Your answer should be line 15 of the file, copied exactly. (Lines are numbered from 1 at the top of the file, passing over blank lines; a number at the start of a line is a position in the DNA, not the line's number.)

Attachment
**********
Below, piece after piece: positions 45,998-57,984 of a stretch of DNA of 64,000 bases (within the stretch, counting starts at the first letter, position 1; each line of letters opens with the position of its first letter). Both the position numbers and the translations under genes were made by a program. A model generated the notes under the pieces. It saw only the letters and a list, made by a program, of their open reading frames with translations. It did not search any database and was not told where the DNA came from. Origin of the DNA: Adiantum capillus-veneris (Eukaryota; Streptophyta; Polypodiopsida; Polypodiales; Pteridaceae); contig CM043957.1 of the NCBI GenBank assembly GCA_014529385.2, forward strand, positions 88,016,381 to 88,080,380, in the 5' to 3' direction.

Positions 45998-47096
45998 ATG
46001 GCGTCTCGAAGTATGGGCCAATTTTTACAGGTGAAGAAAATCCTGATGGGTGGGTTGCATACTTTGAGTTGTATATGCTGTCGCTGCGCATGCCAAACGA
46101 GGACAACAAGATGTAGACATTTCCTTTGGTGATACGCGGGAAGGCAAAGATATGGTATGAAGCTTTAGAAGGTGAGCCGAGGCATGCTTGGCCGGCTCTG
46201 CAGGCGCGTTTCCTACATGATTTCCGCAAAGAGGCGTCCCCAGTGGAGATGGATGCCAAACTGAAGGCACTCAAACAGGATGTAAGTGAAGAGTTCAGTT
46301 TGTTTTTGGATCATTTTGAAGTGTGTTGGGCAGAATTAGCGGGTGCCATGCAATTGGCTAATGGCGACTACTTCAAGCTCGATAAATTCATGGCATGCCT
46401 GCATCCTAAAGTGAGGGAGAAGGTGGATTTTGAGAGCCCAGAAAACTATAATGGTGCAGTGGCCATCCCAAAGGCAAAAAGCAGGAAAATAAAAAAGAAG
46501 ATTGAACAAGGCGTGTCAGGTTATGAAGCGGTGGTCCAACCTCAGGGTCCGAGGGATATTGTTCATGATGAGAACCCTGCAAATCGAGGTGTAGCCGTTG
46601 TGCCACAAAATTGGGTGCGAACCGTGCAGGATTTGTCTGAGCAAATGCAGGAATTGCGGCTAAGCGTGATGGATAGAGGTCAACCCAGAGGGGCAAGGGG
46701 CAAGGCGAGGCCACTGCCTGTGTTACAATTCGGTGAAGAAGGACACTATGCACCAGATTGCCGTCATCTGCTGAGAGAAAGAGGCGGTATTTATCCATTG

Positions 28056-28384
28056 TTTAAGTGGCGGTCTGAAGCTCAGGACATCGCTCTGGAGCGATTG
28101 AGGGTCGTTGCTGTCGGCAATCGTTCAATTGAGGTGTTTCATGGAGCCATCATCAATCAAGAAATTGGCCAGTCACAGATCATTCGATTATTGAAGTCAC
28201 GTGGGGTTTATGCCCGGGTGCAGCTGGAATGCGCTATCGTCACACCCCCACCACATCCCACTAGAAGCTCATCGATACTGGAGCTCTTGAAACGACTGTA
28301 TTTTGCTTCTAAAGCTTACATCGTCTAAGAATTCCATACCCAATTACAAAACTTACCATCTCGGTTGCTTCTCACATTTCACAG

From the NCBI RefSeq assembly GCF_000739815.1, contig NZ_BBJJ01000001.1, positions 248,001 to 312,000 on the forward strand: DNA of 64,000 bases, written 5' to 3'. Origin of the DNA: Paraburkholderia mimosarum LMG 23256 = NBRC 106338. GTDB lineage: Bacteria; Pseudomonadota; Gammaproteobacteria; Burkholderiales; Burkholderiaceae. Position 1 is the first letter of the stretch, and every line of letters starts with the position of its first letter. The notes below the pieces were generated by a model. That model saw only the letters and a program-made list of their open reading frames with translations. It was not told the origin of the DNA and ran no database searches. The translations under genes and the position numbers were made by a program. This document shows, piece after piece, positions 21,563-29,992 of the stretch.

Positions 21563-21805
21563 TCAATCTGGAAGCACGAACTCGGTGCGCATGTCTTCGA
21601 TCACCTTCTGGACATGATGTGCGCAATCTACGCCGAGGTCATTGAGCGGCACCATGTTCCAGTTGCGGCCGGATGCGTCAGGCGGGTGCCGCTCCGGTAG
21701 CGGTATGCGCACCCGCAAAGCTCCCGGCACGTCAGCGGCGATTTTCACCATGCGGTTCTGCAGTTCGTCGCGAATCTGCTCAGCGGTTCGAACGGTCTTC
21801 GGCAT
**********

28201 GTGGGGTTTATGCCCGGGTGCAGCTGGAATGCGCTATCGTCACACCCCCACCACATCCCACTAGAAGCTCATCGATACTGGAGCTCTTGAAACGACTGTA